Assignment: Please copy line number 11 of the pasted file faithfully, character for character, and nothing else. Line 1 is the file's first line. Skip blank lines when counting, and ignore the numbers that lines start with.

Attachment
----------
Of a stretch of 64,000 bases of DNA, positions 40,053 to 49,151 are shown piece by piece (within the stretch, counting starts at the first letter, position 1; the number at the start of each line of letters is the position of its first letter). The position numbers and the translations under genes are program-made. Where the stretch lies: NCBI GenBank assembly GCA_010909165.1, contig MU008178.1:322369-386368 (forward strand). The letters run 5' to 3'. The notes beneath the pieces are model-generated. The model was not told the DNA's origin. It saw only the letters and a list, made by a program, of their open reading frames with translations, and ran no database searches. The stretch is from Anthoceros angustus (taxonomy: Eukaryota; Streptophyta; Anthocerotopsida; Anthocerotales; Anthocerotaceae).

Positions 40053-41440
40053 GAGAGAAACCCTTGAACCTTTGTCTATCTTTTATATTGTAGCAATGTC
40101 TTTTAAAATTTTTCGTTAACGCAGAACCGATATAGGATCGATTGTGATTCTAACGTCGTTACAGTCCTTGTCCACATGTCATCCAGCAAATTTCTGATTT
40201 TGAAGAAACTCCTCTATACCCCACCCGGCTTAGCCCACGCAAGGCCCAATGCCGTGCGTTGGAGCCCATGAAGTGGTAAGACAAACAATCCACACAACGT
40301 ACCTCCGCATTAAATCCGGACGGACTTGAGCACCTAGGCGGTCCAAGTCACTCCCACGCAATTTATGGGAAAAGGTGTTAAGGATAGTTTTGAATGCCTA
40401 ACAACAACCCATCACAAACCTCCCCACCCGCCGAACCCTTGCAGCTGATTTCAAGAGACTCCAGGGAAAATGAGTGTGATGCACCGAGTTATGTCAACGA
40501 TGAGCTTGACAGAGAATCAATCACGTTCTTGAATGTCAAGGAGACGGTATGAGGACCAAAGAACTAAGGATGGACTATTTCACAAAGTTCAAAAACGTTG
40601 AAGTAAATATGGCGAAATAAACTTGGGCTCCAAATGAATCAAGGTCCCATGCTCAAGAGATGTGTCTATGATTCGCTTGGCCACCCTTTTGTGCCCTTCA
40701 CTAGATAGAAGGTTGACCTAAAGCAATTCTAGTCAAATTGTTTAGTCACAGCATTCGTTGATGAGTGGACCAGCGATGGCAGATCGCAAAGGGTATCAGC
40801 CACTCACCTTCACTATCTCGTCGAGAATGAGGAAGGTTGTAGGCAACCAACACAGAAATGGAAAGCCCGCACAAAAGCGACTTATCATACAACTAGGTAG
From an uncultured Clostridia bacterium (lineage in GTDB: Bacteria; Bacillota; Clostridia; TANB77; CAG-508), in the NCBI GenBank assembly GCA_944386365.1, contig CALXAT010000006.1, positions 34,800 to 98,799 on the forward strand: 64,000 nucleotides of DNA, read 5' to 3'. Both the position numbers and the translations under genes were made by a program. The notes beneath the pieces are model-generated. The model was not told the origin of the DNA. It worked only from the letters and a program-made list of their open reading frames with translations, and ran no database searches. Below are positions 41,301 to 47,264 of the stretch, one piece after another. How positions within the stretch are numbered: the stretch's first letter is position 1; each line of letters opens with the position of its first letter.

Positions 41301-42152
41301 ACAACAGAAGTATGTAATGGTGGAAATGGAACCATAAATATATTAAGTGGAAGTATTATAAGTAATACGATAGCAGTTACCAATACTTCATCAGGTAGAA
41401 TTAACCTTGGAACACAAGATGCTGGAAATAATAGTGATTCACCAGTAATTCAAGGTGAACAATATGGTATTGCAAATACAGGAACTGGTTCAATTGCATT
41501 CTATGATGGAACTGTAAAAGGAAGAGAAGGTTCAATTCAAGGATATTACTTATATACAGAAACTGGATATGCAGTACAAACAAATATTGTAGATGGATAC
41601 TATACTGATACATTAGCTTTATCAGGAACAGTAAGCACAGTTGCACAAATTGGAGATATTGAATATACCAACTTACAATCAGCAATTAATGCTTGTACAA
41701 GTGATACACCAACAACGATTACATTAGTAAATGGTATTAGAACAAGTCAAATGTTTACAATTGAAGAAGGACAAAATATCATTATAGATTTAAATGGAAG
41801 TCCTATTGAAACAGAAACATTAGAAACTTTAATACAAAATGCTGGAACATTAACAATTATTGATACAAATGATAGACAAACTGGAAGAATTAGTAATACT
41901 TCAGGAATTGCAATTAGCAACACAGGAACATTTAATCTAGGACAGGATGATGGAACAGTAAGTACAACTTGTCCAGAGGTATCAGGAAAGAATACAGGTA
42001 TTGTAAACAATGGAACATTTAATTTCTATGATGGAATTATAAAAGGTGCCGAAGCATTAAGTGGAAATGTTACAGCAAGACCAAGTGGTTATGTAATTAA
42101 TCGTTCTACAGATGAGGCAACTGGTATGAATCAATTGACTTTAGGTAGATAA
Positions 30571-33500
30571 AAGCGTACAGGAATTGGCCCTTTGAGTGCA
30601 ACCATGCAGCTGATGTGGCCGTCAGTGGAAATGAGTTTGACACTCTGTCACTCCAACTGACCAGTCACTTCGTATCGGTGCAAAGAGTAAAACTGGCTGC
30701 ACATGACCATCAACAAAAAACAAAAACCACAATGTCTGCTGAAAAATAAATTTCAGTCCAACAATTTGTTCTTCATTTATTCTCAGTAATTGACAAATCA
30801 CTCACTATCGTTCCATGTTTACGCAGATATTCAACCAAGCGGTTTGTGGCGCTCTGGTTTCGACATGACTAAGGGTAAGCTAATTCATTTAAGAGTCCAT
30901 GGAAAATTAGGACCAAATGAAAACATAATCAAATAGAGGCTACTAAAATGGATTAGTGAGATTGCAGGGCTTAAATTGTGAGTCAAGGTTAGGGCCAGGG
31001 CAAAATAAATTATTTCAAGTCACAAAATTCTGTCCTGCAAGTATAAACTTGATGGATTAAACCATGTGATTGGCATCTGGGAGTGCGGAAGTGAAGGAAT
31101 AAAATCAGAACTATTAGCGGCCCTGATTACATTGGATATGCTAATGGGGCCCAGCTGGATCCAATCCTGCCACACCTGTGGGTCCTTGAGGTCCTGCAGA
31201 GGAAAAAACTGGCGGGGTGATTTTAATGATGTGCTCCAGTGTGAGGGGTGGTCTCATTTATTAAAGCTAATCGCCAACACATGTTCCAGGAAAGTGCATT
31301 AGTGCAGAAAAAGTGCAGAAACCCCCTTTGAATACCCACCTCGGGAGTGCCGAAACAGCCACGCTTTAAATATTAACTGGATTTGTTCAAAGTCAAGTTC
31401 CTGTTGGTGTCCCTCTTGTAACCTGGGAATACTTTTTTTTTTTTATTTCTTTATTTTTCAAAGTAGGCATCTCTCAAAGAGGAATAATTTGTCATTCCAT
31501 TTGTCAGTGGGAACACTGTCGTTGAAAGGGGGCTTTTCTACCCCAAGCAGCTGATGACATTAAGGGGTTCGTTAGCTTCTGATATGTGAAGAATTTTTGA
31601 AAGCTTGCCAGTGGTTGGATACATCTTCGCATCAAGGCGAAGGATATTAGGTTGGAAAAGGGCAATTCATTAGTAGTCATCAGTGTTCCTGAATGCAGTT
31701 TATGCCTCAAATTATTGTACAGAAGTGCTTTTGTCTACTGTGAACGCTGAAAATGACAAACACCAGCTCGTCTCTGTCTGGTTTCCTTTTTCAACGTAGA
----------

40801 CACTCACCTTCACTATCTCGTCGAGAATGAGGAAGGTTGTAGGCAACCAACACAGAAATGGAAAGCCCGCACAAAAGCGACTTATCATACAACTAGGTAG